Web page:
American Political Science Review, Forthcoming
48 Pages Posted: 24 Jun 2007
Institutional legitimacy is perhaps the most important political capital courts possess. Many believe, however, that the legitimacy of elected state courts is being threatened by the rise of politicized judicial election campaigns and the breakdown of judicial impartiality. Three features of such campaigns, the argument goes, are dangerous to the perceived impartiality of courts: campaign contributions, attack ads, and policy pronouncements by candidates for judicial office. By means of an experimental vignette embedded in a representative survey, I investigate whether these factors in fact compromise the legitimacy of courts. The survey data indicate that campaign contributions and attack ads do indeed lead to a diminution of legitimacy, in courts just as in legislatures. However, policy pronouncements, even those promising to make decisions in certain ways, have no impact whatsoever on the legitimacy of courts and judges. These results are strongly reinforced by the experiment's ability to compare the effects of these campaign factors across institutions (a state Supreme Court and a state legislature). Thus, this analysis demonstrates that legitimacy is not obdurate and that campaign activity can indeed deplete the reservoir of goodwill courts typically enjoy, even if the culprit is not the free-speech rights the U.S. Supreme Court announced in 2002.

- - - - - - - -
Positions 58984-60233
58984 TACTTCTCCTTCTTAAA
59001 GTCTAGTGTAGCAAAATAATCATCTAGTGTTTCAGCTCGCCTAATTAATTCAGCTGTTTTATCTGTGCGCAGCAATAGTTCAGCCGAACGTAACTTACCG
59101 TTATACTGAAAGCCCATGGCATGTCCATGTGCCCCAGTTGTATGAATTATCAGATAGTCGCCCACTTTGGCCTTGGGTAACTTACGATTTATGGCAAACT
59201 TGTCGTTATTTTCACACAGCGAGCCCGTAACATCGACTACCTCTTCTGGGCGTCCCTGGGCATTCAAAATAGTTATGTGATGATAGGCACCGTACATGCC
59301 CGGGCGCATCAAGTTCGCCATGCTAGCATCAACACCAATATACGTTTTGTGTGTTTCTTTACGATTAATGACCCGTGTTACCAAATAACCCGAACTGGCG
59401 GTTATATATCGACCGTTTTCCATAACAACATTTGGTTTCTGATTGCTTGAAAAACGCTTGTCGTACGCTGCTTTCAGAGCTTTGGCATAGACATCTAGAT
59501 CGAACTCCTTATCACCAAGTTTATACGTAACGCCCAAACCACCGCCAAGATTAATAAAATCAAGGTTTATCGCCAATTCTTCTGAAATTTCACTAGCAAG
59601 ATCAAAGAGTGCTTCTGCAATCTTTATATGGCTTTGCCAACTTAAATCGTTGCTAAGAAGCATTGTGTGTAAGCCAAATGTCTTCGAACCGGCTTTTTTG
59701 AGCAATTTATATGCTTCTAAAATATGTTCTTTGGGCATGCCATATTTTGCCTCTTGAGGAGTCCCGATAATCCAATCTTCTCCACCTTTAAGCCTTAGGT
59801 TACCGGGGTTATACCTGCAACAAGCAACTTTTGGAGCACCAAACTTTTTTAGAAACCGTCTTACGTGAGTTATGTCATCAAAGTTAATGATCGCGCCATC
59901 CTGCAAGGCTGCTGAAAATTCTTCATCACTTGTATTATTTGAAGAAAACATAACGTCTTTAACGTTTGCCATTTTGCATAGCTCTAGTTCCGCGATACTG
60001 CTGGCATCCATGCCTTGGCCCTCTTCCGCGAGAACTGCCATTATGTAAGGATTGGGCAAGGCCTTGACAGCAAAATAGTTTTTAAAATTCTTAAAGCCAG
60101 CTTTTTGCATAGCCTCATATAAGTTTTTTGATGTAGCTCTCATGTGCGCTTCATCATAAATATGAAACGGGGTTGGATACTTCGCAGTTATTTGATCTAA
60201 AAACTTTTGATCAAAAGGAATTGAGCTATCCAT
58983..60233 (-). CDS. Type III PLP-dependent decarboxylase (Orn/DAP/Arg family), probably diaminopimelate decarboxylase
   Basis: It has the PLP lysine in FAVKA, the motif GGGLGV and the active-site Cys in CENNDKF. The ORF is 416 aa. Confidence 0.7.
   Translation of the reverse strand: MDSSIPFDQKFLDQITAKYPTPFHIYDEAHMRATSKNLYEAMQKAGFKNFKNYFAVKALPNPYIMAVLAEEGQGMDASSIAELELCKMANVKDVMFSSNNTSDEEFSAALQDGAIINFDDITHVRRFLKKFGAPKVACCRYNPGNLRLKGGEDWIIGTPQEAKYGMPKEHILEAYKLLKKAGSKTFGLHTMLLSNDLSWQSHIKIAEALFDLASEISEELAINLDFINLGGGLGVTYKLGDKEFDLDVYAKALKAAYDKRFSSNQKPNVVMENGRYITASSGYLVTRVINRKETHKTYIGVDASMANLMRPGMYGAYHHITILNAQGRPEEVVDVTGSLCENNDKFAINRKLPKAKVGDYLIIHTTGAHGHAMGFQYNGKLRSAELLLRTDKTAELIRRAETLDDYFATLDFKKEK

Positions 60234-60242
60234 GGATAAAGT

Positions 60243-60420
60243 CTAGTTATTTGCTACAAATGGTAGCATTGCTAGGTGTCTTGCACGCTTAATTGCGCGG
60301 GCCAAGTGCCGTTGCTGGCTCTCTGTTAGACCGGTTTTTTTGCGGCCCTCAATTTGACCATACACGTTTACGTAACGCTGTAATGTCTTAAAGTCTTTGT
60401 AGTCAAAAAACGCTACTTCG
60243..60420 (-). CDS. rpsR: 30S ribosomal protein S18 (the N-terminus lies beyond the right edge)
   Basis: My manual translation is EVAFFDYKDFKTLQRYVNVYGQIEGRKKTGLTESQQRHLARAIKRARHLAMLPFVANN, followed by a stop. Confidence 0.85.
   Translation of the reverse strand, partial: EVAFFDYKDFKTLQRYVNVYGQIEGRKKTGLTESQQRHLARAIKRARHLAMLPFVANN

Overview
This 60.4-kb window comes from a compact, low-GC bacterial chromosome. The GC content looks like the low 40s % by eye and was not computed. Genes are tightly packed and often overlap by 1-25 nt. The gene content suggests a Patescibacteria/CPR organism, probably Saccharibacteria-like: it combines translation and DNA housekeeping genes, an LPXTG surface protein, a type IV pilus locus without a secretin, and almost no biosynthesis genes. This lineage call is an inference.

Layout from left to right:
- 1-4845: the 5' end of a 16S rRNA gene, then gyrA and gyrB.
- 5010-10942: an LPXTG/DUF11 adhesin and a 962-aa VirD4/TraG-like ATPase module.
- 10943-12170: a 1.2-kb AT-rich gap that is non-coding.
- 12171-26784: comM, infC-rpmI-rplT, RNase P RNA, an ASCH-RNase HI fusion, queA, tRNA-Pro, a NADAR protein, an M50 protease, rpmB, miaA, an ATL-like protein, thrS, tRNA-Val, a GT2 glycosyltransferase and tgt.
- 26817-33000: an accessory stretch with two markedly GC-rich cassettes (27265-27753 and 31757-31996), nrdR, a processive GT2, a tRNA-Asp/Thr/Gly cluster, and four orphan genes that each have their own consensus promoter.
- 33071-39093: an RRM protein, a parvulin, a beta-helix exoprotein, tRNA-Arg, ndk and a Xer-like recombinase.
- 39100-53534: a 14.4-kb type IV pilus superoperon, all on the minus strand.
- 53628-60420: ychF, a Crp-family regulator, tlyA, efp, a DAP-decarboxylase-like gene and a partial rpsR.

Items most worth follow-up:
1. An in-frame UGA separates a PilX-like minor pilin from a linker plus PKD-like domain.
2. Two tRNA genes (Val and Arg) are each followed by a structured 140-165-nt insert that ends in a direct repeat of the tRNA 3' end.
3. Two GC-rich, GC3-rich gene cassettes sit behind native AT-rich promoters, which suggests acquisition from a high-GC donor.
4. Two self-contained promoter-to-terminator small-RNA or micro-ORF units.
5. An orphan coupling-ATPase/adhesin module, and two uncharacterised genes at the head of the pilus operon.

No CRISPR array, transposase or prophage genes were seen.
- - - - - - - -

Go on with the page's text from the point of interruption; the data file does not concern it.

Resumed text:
Keywords: State Judicial Elections, Institutional Legitimacy, Campaigning, Public Opinion
JEL Classification: K40
Suggested Citation: Suggested Citation
Gibson, James L., Challenges to the Impartiality of State Supreme Courts: Legitimacy Theory and 'New-Style' Judicial Campaigns. American Political Science Review, Forthcoming. Available at SSRN: https://ssrn.com/abstract=996302